"The study of how indolent and treatable low grade gliomas can evolve into clinically intractable GBM has captured the interest of my lab. This is because elucidating the molecular genetic basis of such a directed evolutionary process occurring in patients requires the use of all the multidisciplinary tools at our disposal."
- Dr. Barry Taylor
- Memorial Sloan Kettering Cancer Center
- Assistant Member, Human Oncology and Pathogenesis Program
- Assistant Attending, Department of Epidemiology and Biostatistics
- Associate Director, Marie-Josee and Henry R. Kravis Center for Molecular Oncology
About DSA-Funded Research
Death from cancer is commonly associated with tumor recurrence and metastasis. Among the most urgent questions is how a low-grade tumor may progress to a more aggressive state, either naturally or as the result of therapy, portending significantly worse outcomes. This is particularly ominous in low-grade gliomas, which have a favorable prognosis, but often recur after surgery and can progress to more advanced and less clinically tractable disease. Our long-term goal is to understand how gliomas evolve over time at the molecular level to devise new therapeutic strategies to intervene in this process, thereby improving the precision of recurrent glioma treatment. Toward these ends, we have begun to study pairs of newly diagnosed and recurrent tumors from the same patient collected over many years. We have found that these tumors follow diverse evolutionary trajectories, often displaying radical genetic differences between diagnosis and relapse. We have also discovered that chemotherapy itself can induce a catastrophic burden of new mutations, paradoxically increasing the aggressiveness of disease. In this proposal, we dissect how gliomas progress and identify those therapy-induced genetic changes that potentiate more malignant disease, but may too be subsequent targets of therapy. Using a state-of-the-art approach, we will define the distinct evolutionary routes gliomas follow and how they impact clinical outcome. Ultimately, we aim to bridge the gap between our ability to detect mutations in tumors and the accurate interpretation of their impact on the evolution of disease and then apply that knowledge to personalize the care of individual glioma patients.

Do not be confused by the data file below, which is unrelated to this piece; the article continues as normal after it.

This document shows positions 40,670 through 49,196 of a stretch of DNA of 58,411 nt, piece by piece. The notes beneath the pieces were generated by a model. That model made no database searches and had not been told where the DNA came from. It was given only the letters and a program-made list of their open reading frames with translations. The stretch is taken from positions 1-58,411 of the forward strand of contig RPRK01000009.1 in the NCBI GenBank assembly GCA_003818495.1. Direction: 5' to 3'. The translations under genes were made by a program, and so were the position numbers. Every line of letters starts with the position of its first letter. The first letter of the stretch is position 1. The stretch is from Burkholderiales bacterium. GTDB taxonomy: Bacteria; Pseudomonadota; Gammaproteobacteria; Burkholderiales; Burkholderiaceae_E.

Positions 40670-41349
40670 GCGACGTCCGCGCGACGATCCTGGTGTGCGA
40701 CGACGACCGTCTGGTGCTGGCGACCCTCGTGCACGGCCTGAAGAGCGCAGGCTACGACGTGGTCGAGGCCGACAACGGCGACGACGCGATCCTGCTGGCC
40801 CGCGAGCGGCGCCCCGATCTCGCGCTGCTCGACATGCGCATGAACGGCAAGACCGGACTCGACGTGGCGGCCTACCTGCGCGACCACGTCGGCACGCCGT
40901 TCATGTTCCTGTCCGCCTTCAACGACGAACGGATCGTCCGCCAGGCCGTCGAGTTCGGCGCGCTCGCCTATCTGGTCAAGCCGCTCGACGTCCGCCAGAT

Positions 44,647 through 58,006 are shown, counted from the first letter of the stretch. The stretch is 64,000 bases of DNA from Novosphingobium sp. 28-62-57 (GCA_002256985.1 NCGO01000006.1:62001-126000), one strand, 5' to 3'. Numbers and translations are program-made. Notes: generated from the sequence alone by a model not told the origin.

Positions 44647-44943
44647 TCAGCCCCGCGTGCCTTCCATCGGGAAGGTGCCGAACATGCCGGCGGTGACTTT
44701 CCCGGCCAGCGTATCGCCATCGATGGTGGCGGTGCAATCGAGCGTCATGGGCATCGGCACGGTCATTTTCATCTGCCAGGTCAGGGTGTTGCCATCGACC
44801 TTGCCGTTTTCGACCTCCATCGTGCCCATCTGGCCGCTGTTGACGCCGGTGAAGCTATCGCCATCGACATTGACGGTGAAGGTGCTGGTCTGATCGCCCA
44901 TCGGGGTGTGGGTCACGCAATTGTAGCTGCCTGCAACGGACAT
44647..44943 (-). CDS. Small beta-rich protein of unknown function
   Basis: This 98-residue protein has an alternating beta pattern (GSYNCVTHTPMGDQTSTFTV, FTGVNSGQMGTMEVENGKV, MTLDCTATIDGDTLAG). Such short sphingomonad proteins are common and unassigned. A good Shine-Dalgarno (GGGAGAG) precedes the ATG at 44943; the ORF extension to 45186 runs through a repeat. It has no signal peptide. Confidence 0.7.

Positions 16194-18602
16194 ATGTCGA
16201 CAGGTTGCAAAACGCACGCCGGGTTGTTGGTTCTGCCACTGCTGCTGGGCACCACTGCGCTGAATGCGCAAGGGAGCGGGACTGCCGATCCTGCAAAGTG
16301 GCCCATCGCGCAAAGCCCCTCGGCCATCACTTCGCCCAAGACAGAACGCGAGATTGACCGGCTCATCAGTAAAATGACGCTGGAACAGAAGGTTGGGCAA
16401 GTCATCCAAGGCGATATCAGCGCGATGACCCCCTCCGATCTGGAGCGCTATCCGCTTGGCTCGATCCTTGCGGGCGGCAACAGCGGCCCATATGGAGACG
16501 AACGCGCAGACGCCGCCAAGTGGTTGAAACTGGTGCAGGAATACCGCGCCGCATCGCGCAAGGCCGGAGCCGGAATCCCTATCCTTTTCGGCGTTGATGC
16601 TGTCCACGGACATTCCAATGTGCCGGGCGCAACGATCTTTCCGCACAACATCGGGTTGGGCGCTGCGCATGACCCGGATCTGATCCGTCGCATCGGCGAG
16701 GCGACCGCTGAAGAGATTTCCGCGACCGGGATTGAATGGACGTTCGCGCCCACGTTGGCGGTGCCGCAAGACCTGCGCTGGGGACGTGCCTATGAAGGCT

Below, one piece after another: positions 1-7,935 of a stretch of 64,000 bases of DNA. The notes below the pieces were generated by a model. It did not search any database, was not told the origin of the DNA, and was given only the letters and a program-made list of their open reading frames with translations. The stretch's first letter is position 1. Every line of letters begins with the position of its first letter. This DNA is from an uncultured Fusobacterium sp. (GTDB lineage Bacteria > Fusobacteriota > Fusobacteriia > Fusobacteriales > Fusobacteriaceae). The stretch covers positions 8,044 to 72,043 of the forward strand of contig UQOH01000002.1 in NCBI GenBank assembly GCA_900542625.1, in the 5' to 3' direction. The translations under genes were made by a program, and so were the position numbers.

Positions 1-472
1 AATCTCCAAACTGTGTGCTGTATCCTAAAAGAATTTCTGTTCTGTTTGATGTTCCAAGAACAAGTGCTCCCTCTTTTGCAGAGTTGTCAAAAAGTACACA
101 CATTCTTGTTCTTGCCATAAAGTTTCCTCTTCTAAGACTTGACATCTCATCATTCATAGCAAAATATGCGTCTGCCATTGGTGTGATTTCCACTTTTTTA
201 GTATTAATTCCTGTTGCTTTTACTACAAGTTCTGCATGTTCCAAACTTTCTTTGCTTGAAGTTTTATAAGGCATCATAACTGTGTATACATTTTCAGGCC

"Barry is one of those exceptional individuals who, unfortunately, comes along very rarely. He brings an impeccable pedigree in computational biology to an extremely mature understanding of cancer biology and clinical management, together with exceptional collaborative skills."
Charles L. Sawyers, M.D.
Memorial Sloan-Kettering Cancer Center
"Barry is one of the most outstanding young scientists I have encountered, easily in the top 1%. He is extremely bright, creative and innovative and, in a field in which there is often more hype than substance, his mode of thinking and his work are substantive and represent real breakthroughs."
Neal Rosen, M.D., Ph.D.
Memorial Sloan-Kettering Cancer Center
- Joseph Costello, University of California, San Francisco
- Ingo Mellinghoff, Memorial Sloan Kettering Cancer Center
- Johnson BE, Mazor T, Hong C, Barnes M, McLean CY, Fouse SD, Yamamoto S, Ueda H, Tatsuno K, Aihara K, Asthana S, Jalbert LE, Nelson SJ, Bollen AW, Gustafson WC, Charron E, Weiss WA, Smirnov IV, Song JS, Olshen AB, Cha S, Zhao Y, Moore RA, Mungal AJ, Jones SJM, Hirst M, Marra MA, Mukasa A, Saito N, Aburatani H, Berger MS, Chang SM, Taylor BS, Costello JF**. Mutational analysis reveals the origin and therapy-driven evolution of recurrent glioma. Science, 2014; 343(6167): 189-93
- Van Thuijl HF, Mazor T, Johnson BE, Fouse SD, Aihara K, Hong C, Malmstrom A, Hallbeck M, Heimans JJ, Kloezeman JJ, Stenmark-Askmalm M, Lamfers MLM, Saito N, Aburatan H; Berger MS, Söderkvist P, Taylor BS, Molinaro AM, Wesseling P, Reijneveld JC, Chang SM, Ylstra B, Costello JF. Evolution of DNA repair defects during malignant progression of low-grade gliomas after temozolomide treatment. Acta Neuropathol 2015; 129(4): 597-607
- Cancer Genome Atlas Research Network. Comprehensive, integrative genomic analysis of diffuse lower grade gliomas. N. Eng. J. Med. 2015; 372(26): 2481-98
- Mazor T, Pankov A, Johnson BE, Hong C, Bell RJA, Smirnov IV, Reis GF, Phillips JJ, Barnes M, Bollen AW, Taylor BS, Molinaro AM, Olshen AB, Song JS, Berger MS, Chang SM, Costello JF. Cell cycle signature and tumor phylogeny are encoded in the evolutionary dynamics of DNA methylation. Cancer Cell, 2015; 38(3): 307-17
- Chang MT, Asthana S, Gao SP, Lee BH, Chapman JS, Kandoth C, Gao JJ, Socci ND, Solit DB, Olshen AB, Schultz N, Taylor BS. Identifying recurrent mutations in cancer reveals widespread lineage diversity and mutational specificity. Nature Biotechnol, 2016; 34(2): 155-63
- Rosenthal R, McGranahan N, Herrero J, Taylor BS, Swanton C*. DeconstructSigs: delineating mutational processes in single tumors distinguishes DNA repair deficiencies and patterns of carcinoma evolution. Genome Research, 2016; 17: 31. PMC4762164